Food educator Kimmell Proctor specializes in family wellness, and she thinks many of us are making a poor choice by choosing canned (and sometimes fresh) fruits and vegetables instead of their frozen equivalents. "Frozen fruits and veggies are picked at their peak of ripeness so they're still loaded with nutrients and flavor — without the added sodium and preservatives of canned fruits and veggies," she says. "Not to mention, frozen produce is far less expensive than its fresh counterparts."

6. Buying Healthy Protein Sources in Small Packages

If you've ever compared the price of a small package of nuts versus a larger quantity, you'll discover that you're probably paying less in terms of price per ounce when you go a bit bigger. "Nuts, seeds, and dried fruit are all nutrient-dense, smart-sense snack foods that boast naturally long shelf lives. Beans are inexpensive but rich plant-based protein sources," Proctor explains. "Save money and eat well by sourcing these nutritious foods in the bulk aisles."

7. Wasting Salad Greens by Choosing Prepackaged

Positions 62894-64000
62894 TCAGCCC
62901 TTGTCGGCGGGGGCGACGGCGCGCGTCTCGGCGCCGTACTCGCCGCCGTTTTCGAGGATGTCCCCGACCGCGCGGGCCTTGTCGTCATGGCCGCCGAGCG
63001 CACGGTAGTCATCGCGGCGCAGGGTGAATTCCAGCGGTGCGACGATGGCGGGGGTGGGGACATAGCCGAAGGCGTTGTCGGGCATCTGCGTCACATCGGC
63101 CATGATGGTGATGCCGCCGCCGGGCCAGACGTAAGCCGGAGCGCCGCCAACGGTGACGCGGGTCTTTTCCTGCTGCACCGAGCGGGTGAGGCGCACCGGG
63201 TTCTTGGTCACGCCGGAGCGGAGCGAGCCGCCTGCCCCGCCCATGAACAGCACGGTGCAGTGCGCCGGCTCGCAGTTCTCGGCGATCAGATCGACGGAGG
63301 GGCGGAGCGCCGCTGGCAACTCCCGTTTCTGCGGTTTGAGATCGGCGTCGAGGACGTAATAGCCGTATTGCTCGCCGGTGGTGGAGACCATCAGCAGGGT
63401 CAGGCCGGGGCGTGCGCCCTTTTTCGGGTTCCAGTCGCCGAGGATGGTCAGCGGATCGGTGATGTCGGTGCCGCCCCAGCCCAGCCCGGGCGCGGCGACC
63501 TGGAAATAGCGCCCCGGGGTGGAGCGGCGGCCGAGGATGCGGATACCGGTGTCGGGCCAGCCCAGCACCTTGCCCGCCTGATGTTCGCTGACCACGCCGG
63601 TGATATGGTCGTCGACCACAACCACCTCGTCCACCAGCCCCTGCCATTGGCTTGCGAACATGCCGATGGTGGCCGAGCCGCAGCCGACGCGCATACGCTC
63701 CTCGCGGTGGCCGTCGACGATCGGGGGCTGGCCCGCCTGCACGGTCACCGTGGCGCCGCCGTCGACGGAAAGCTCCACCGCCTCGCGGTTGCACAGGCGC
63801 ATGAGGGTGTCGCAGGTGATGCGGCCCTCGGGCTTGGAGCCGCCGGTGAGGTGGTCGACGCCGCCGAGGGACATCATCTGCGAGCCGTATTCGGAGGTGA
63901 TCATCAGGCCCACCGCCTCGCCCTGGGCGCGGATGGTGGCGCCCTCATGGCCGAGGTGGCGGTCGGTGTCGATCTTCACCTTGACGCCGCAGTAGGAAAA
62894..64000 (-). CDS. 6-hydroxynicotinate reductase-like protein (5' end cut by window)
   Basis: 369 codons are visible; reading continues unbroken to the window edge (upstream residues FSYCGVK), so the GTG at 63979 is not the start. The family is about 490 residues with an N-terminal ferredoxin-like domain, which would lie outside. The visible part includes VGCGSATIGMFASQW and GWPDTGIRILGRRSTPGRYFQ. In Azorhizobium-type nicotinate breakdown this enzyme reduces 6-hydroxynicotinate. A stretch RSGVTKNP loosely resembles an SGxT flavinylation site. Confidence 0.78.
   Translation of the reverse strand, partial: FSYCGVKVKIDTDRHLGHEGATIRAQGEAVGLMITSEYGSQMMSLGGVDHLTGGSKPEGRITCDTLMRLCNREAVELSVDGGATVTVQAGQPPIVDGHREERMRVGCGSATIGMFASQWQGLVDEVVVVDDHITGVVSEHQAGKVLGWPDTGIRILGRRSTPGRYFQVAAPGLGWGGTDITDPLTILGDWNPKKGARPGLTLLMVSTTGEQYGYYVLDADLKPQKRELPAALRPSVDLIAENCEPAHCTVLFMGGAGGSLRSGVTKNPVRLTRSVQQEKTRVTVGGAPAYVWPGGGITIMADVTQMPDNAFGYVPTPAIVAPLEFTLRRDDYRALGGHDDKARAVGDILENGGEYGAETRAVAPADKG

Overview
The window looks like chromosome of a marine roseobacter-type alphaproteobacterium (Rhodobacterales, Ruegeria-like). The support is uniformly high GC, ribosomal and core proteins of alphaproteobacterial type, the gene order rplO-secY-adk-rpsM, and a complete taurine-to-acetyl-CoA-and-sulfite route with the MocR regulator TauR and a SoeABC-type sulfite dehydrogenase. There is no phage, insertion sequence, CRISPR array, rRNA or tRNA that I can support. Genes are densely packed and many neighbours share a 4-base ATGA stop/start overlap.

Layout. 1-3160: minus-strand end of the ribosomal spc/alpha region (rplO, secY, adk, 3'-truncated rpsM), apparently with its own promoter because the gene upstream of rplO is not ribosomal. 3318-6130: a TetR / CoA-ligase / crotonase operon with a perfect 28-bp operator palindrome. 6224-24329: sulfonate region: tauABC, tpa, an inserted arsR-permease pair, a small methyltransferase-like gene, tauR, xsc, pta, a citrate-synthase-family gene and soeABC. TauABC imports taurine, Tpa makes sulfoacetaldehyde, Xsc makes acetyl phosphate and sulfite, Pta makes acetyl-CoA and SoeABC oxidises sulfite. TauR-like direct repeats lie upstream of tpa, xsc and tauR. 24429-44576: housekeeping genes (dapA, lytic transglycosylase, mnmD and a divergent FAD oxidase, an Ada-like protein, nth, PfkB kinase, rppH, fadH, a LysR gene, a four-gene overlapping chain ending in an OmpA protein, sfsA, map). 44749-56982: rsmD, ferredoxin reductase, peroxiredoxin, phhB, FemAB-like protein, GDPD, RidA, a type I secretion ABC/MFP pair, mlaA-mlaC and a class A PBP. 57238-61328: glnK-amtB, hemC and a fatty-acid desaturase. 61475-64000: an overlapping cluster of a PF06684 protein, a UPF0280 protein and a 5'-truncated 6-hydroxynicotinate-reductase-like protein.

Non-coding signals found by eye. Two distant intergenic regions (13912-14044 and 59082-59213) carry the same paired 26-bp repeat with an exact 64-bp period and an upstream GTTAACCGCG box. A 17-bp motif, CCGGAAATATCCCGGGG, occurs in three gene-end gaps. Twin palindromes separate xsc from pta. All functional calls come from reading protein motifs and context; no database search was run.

It's a familiar scenario in my fridge that I buy two packages of salad greens per week with the intent of consuming every last leaf before they go bad, but it doesn't always work out that way. In fact, buying these prepackaged greens may be a bad idea all around. Proctor says, "Not only do those bags of prepackaged salad mixes cost far more than loose, fresh greens, but they also don't last as long. Lettuces and other leaves wilt and become soggy twice as fast when bagged than when stored in your fridge's crisper drawer. Save money and the time of additional shopping trips by avoiding 'convenience' packaging."

8. Forgetting to Shake the Produce

If you have the good fortune of bumping into me at the supermarket, you'll see me shaking the wet produce like it did something wrong to me. Why am I doing that? Because I'm paying by weight for much of my produce, and excess water drives the price up. "Take a moment to dry your produce if it has just been sprayed with water — it'll weigh and therefore cost less," advises Jamie Novak, author of Stop Throwing Away Money. "And ask the employee to knock off any encrusted ice before packaging your purchase," she adds.

9. Being Too Shy in the Checkout Aisle

Have you changed your mind about a certain product once you're in the checkout line? That's totally okay; you're under no obligation to buy anything. So instead of sucking it up and paying for it because you don't want to "inconvenience" anybody, let the cashier know that you decided not to purchase it. He or she will take it back and put it behind the register. Case closed.

10. Grabbing a Cart Instead of a Shopping Basket